US, 1955, 81 minutes, Colour.
Fred Mac Murray, Dorothy Malone, Walter Brennan, Tommy Rettig, Skip Homeier, John Qualen, Whit Bissell.
Directed by Alfred L. Werker.
At Gunpoint is a good solid standard western of the 1950s. Fred Mac Murray, after a successful career in the 1930s and 1940s, especially with Double Indemnity, moved to more genial roles in the late 40s. However, during the 50s he was in a mixture of films from standard westerns and action adventures to more higher-profile films as Woman’s World and, especially, The Caine Mutiny. He appeared in The Apartment for Billy Wilder in 1960 and then during the 60s and 70s settled into comfortable grandfatherly roles for Walt Disney. Dorothy Malone was a popular star at the time and won an Oscar the following year for Written on the Wind. Walter Brennan had been around for many decades and had won three Oscars for best supporting actor (as was said, one performance, three Oscars). He gives his standard performance here and it is rather a shock to find that he was only sixty when he made the film. Child star Tommy Rettig appeared on Lassie at this time and also in a number of big-budget films including The Egyptian and River of No Return. Skip Homeier was a villain in many a western at this time.
It was only three years after High Noon and the plot is somewhat similar.
A group come to rob the bank in a very quiet town, Plainville. The store owner luckily shoots one of the robbers in the back and wards off the threat to the town. However, the gang reunite and wreak vengeance on the town, creating fear amongst all the populace so that the storekeeper goes from hero to someone shunned – finally asking him to leave the town. However, he tells the truth to the townspeople and they finally rally to confront the robbers. Fred MacMurray? is standard in the role, a solid Hollywood figure and an upright man. Dorothy Malone is charming as his wife. Tommy Rettig is their son.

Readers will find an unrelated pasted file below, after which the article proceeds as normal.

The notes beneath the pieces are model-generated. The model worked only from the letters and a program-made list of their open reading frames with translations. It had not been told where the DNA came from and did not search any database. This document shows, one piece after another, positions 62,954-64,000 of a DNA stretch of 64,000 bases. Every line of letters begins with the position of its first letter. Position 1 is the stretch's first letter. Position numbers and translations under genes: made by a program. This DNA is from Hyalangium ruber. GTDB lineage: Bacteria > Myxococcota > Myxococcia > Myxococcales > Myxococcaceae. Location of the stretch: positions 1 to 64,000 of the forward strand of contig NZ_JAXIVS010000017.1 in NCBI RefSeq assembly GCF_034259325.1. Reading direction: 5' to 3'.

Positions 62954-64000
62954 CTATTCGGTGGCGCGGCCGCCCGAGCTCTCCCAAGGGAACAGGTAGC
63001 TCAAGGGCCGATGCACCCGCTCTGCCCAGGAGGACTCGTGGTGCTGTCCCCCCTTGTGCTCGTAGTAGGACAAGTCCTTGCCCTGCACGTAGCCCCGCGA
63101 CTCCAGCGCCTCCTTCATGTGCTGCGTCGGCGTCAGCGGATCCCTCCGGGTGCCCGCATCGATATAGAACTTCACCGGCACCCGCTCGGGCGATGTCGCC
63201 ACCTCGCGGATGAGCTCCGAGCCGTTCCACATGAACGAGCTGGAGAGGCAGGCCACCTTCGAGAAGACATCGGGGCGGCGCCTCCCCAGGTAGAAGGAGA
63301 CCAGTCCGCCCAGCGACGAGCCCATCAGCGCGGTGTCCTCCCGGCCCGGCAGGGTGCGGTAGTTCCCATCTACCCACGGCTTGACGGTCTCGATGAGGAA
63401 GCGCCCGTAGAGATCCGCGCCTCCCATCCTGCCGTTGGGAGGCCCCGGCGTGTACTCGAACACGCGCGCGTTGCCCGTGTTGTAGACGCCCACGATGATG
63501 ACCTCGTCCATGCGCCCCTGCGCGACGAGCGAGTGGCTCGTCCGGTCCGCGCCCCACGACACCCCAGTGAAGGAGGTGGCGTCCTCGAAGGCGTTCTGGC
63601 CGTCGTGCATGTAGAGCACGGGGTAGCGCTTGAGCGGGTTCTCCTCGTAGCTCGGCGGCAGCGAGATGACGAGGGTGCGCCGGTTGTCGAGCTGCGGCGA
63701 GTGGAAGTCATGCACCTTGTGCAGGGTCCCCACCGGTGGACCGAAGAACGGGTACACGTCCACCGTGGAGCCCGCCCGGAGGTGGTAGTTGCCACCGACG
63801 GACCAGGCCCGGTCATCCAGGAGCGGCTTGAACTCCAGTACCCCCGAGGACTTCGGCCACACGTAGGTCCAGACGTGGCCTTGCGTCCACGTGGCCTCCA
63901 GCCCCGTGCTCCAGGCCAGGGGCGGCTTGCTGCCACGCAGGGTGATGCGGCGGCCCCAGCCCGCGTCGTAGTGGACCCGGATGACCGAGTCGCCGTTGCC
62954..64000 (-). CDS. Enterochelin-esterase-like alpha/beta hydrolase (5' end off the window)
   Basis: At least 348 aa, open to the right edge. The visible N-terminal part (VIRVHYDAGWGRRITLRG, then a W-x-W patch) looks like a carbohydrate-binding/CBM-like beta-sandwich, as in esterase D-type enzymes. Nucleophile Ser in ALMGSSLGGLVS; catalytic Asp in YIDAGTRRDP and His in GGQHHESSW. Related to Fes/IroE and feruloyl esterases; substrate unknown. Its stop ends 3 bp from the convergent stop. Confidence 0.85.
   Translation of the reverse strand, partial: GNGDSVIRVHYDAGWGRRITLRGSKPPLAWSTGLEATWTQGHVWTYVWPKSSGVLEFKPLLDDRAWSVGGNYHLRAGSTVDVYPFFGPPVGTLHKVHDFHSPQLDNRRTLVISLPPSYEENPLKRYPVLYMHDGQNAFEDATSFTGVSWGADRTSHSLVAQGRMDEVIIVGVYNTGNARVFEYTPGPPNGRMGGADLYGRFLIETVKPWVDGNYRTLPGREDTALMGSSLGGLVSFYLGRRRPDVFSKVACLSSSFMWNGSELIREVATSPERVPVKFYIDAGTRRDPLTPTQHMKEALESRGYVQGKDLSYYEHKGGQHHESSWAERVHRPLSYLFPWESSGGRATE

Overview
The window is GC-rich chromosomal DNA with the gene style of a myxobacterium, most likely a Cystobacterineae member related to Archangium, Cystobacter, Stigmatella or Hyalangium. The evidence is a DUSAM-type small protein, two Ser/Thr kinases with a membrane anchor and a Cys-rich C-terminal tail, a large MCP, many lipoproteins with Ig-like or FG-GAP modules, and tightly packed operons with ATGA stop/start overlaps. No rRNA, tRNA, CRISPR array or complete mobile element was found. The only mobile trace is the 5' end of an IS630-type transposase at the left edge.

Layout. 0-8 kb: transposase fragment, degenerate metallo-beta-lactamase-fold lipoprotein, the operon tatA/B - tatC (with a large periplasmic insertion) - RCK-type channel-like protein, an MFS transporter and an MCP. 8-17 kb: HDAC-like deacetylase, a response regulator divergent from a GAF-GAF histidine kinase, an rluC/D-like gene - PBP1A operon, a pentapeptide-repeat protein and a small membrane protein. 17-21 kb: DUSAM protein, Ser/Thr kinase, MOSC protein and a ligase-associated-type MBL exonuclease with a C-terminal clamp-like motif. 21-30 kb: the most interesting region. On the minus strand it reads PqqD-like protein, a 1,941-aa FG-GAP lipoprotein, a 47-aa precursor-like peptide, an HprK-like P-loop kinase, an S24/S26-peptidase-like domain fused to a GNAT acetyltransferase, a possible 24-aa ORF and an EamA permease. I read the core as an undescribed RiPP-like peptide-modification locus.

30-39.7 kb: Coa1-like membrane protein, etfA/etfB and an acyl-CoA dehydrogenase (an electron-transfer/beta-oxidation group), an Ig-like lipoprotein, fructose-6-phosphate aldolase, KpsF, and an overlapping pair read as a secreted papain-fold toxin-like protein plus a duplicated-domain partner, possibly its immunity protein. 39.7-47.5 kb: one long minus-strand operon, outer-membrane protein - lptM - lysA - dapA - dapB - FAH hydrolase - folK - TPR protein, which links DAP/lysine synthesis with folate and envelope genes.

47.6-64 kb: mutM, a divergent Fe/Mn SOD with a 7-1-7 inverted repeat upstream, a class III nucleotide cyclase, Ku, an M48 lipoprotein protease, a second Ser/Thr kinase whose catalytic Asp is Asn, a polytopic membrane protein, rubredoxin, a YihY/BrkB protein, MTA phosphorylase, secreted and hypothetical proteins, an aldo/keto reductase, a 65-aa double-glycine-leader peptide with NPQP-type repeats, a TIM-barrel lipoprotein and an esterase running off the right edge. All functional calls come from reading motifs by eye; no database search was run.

The film was only brief – but is one of those westerns of the 50s which was made without much fuss and which still stands the test of time.
1.An interesting and entertaining western? The resemblance to the plot of High Noon? The western town, characters, conventions?
2.The picturing of the town, the locations, the store? The saloon? The streets? Familiar western territory? The conventions of the store owner, the saloon (rather sanitised)? The bank robbers? The marshals? The need for law and order?
3.The title, the focus on the Dennis gang before the credits, getting the guns, pointing the guns? The use of guns throughout the film? The robbers – and the shootings during the robbery? The teller attempting to get his gun? Jack Wright and his lucky shot? George Henderson and his shooting the robbers? The use of guns – especially in the killing of Wally? The finale – Jack Wright and the confrontation, Bob Dennis and his gun, his backup? The townspeople all pointing their rifles at the robbers?
4.The character of Jack Wright, the storekeeper, happy marriage, his son, his brother-in-law? Doc and his staying at the store, playing chess with the marshal? The kids happily coming into the store? The popular man? His shooting the Dennis brother in the back? His being feted, at the saloon, the townspeople wanting to elect him marshal? His decline? People gradually being afraid, his friends, going into the saloon and their moving out quickly, the stranger in town and their assumption that he was a killer? The women and the children? His wife, her concern? Bill and his admiration for his father? Worrying about him? Bob Dennis coming during the night, shooting Wally by mistake? Jack Wright and his principles, Martha taunting him? His wanting to send them away? His pride, going to the meeting, confronting the townspeople, speaking the blunt truth to them about the town, their cowardice? His being supported at the end? His getting the reward from the bank?
5.Martha, dutiful wife, mother, with Billy, her work? Friendly with Doc? The place of women in the town – subsidiary? The glimpse of the children, playing together, coming into the store for sweets?
6.Doc, Walter Brennan’s genial performance? The conscience of the town? His standing alone, supporting Jack? Shooting Bob Dennis?
7.Livingstone, at the bank, the robbery, the death of the teller, his gratitude, getting the money back, leadership in the town, the drinks and the election of the marshal, the reaction to the death of the new marshal? His being the spokesperson for the men and their fears? The other characters in the town, Al Ferguson, Clem Clark? At home with their wives?
8.The Dennis gang, Alvin Dennis and his leadership, his death? Bob, vengeance, the other members of the group, support? Bob and his shooting Wally? His coming into the town, his death?
9.The marshal, law and order – and his going back to Amarillo? The townspeople and their fears? An authentic aspect of the need for law and order in the American west?